How do you judge the Wuhan quarantine?
The act of locking down a city with more than 11 million residents hay prompted some fierce critics in the international community. Some foreign scholars are raising the question over the morality and the legality of the quarantine. Professor James G. Hodge Jr, director of the Center for Public Health Law and Policy at Arizona State University, believes that such an act would "almost certainly lead to human rights violation and would be patently unconstitutional in the United States." The quarantine is "obviously an excessive response," Hodge said to the New York Times.
Well, first, Wuhan is in China, not in the United States. Therefore the U.S. Constitution isn't relevant here.
And secondly, it'd be more than swell if reality could be judged with such simplicity.
As written in the NYT article, the decision to restrict people's movement in a mega city means "China is engaging in a balancing act with a long and complicated history fraught with social, political and ethical concerns." The truth is, there's no simple black-and-white answer to the question above. The calculation here is multifaceted. Logistics, psychological impact, the effectiveness of such an action are only few of the factors that need to be weighed by decision-makers.
For example, within China, there's a debate on the timing of the quarantine. Some are questioning the government for not shutting down the city at the earlier stage of the epidemic. Physically isolating the population within the city from the outside world is believed by many netizens to be effective in limiting the potentially exposed population, thus mitigating the scale of further virus transmission.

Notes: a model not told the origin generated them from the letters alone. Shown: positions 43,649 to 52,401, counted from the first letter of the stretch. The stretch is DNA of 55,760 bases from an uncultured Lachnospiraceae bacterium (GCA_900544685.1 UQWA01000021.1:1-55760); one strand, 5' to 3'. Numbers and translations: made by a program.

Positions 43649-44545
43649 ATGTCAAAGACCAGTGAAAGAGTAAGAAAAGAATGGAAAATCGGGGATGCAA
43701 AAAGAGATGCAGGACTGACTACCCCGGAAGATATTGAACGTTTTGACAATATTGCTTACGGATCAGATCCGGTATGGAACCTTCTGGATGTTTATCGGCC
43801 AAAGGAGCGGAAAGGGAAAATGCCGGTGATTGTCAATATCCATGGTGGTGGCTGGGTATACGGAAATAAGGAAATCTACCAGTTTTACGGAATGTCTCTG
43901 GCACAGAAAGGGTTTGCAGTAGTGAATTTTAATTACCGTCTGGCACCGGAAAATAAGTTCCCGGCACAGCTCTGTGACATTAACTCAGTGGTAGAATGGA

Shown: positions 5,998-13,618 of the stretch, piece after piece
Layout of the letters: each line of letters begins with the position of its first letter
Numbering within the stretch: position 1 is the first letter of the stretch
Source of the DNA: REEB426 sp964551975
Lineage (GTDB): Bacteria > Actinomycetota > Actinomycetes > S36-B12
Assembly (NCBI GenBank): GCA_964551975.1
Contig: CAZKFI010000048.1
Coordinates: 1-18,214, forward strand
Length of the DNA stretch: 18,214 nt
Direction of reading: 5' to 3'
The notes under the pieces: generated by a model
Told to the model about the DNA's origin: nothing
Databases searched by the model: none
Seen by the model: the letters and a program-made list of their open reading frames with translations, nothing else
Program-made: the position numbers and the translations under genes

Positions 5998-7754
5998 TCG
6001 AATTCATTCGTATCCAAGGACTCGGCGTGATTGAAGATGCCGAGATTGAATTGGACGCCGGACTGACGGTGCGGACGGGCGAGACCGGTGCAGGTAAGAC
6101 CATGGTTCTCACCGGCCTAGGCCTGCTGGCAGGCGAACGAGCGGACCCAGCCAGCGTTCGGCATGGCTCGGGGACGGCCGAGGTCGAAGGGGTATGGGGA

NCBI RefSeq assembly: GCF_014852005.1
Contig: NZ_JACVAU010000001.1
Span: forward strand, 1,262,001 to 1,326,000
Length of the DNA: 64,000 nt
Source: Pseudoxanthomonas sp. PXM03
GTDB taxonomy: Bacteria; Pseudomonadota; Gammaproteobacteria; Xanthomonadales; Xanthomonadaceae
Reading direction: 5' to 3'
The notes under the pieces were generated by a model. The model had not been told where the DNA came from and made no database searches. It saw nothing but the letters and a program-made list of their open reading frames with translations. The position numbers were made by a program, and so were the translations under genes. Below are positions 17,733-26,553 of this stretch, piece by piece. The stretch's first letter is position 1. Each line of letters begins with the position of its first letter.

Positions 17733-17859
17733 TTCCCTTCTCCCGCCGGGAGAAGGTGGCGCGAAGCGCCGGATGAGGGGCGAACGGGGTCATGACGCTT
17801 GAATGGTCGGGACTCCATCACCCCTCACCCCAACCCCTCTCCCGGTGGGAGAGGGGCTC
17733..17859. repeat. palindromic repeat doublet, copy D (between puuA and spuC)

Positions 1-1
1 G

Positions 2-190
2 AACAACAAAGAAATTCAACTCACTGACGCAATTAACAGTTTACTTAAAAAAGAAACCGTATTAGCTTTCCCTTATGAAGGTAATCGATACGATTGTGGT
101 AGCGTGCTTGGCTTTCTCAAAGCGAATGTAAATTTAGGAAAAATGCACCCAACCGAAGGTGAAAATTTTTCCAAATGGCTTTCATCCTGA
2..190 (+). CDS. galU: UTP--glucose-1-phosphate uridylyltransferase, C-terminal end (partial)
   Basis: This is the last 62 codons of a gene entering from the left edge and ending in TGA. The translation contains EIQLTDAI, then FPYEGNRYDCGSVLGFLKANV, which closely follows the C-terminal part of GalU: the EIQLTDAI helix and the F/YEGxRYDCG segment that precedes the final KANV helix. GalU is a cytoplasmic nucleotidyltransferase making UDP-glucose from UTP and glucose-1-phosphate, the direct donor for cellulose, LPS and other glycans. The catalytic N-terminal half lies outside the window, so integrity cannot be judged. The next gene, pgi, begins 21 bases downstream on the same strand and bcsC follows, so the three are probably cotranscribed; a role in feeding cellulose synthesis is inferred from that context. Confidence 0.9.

Li Lanjuan, an academician of the Chinese Academy of Engineering, said in an interview that the decision to quarantine the city is made with extensive deliberation. "We have to consider the human factor in this, so we observed for a few days before making the decision," Li said. But now, with more than thirty provinces and province-level municipalities have confirmed cases with patients who have Wuhan-related history, Li believes that the government has to take strict actions to control it.And indeed, there is hardly a choice. If the disease is allowed to spread unchecked, more people will be exposed to danger and possible threats to their lives. There wouldn't be much of "human rights" to speak of if their right to live couldn't be guaranteed. At the time of extreme emergency, the government has to take certain unconventional measures to protect all of its citizens.
As the State Council's press conference on January 26 revealed, the National Health Commission sees the current phase as critical in countering the disease. Within this week of Spring Festival, Chinese tradition is for families to spend time with each other before many would be on the road again heading back to work. This is the best time to try to minimize contact with other people and take disinfection measures.
As for the current measures, officials from the National Health Commission believe that they are based on the experience gained from managing previous outbreaks both in and outside China. Travel restrictions are "necessary." Measures like the suspension of inter-province shuttle-buses coming in and out of Beijing are effective in preventing transmission of diseases at an exponential rate.
"Whether the shoe fits or not, only the wearer him(her)self knows," Chinese President Xi Jinping said this in 2013. Chinese scientists are already making great progress in developing vaccine for the coronavirus. The society has been mobilized in donating resources and supplies to Wuhan. The government is taking measures to prevent further spread of the disease. As the country faces down the crisis, it is up to Chinese people to judge.